While there are great dangers inherent in either accepting or rejecting such a call, there are even greater dangers inherent in seeking such a call oneself, for the path is strewn with pitfalls and seductions that are difficult enough to handle for those truly called, and often impossible to handle for those not truly called. Ideally, a person who has physically and psychologically survived a genuine shamanic initiatory crisis will eventually accept the calling, train with an experienced shaman to learn how to manage the energies that have come to her during her initiation, and how to enlist the aid of those energies in efforts to heal or help others. Such an apprenticeship, whatever its length, is critical to the development of the called shaman’s eventual ethical stance and shamanic skill level.
The form that the shamanic initiation experience and subsequent training takes may vary from one geographic location or culture to another. The shaman-to-be may experience one or more of a variety of initiatory phenomena. Australian Aborigines may experience auto initiation, while in some cultures, shamanic initiation is induced by an experienced shaman who has recognized the potential of the initiate. In others, dreams or visions of dismemberment or engorgement, eventually followed by dreams or visions of being physically recreated or reconstructed by powerful spirit beings may signal the calling. Elsewhere, strange, lingering illnesses may indicate such a calling, as may physical ordeals involving the elements of earth, air, fire, or water, which are known as "elemental” initiations.
Elemental initiations are generally events involving physical trauma of such magnitude that the person’s soul leaves her body, fleeing into shamanic reality, seeking relief. Such a calling is generally a spontaneous event, rendering the person suddenly and forever changed and transformed, and sometimes physically disfigured as well. During the out-of-body phase of this type of initiation, the shaman-to-be’s willingness and ability to take up and carry the burden of walking a shamanic path are determined by the spirits who will become her guides and teachers on that path, should she survive her ordeal. My personal calling was of this kind, coming as it did during a sudden, traumatic encounter with fire. Whatever form the initiation may take, the period of training following the initiatory crisis may range from decades in an Amazonian shamanic culture to only a few years in others.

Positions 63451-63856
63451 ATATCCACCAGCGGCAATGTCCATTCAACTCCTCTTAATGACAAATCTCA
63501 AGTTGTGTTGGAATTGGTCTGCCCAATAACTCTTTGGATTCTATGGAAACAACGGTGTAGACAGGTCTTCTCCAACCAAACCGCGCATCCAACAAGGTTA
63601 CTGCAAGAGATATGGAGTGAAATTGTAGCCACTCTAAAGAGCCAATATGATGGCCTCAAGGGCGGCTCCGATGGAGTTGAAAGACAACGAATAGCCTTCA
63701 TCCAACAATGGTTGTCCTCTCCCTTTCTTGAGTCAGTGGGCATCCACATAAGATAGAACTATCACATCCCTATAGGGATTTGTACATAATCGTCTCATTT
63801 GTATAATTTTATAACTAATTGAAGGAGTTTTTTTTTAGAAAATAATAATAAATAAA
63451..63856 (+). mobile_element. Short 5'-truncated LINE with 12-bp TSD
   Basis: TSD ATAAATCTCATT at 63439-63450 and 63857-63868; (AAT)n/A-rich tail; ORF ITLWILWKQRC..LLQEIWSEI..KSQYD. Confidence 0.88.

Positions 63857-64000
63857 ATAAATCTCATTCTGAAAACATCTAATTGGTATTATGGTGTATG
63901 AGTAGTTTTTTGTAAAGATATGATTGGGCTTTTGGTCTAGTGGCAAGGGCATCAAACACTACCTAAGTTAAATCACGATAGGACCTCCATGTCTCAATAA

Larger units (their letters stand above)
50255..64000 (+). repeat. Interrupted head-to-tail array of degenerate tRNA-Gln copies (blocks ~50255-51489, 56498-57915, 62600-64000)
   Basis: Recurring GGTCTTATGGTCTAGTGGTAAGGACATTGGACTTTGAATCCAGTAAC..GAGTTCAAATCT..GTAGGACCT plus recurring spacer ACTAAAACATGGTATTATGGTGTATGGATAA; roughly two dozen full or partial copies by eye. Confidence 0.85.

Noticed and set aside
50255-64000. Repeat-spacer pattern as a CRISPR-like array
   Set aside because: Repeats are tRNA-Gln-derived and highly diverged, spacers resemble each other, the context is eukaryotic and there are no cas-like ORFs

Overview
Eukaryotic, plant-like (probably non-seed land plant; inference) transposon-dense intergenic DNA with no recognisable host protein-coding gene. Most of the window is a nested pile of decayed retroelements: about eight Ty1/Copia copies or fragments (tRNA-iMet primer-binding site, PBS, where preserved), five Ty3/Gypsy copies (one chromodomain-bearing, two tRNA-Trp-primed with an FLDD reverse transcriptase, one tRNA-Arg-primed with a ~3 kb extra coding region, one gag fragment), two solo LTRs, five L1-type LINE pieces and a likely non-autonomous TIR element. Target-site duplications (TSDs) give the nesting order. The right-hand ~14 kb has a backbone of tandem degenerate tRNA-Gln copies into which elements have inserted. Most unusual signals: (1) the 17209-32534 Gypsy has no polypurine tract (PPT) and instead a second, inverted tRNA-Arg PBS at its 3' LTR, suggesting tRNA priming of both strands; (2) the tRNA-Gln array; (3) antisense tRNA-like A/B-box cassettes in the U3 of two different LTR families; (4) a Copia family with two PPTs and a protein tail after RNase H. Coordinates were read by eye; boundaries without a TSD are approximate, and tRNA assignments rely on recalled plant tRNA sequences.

Characteristics of Shamanic Initiations
Whatever one’s geographical or cultural orientation may be, genuine shamanic initiations are generally characterized by four things.
1. The first is an ego-shattering trauma of such severity that the soul/psyche of the shaman-to-be flees physical reality, leaving everyday, ordinary ego-consciousness behind, and finds itself in shamanic reality. There it encounters the archetypal energies responsible for the calling, who generally present themselves as animal spirits. It is these archetypes that will oversee the shaman-to-be’s development and further trials and tests on a shamanic level.
2. Next, the exact nature of her particular calling, and her ability and willingness to take up the burden of shamanic healing are determined by the shamanic spirit guides who have called her to that path. If this evaluation meets the requirements of these guides, the initiate must then decide whether to accept or decline her calling. If she accepts the calling, her consciousness will be forever changed by the psychic restructuring that then occurs.
3. The third is that the shamanic initiatory trial and calling is generally characterized by repeated and consistent contact by one or more animal spirits in shamanic visions, or in numinous dreams before, during and/or following the initiatory trauma. There may also be startling synchronistic experiences in physical reality with animals who are the physical embodiments of these archetypes. During this time ancestral spirit guides may also initiate contact with the shaman-to-be. As Drury states, “In all cases, however, spirit guides are perceived as crucial to the shaman’s resolve and embodiments of his psychic and magical strength.”2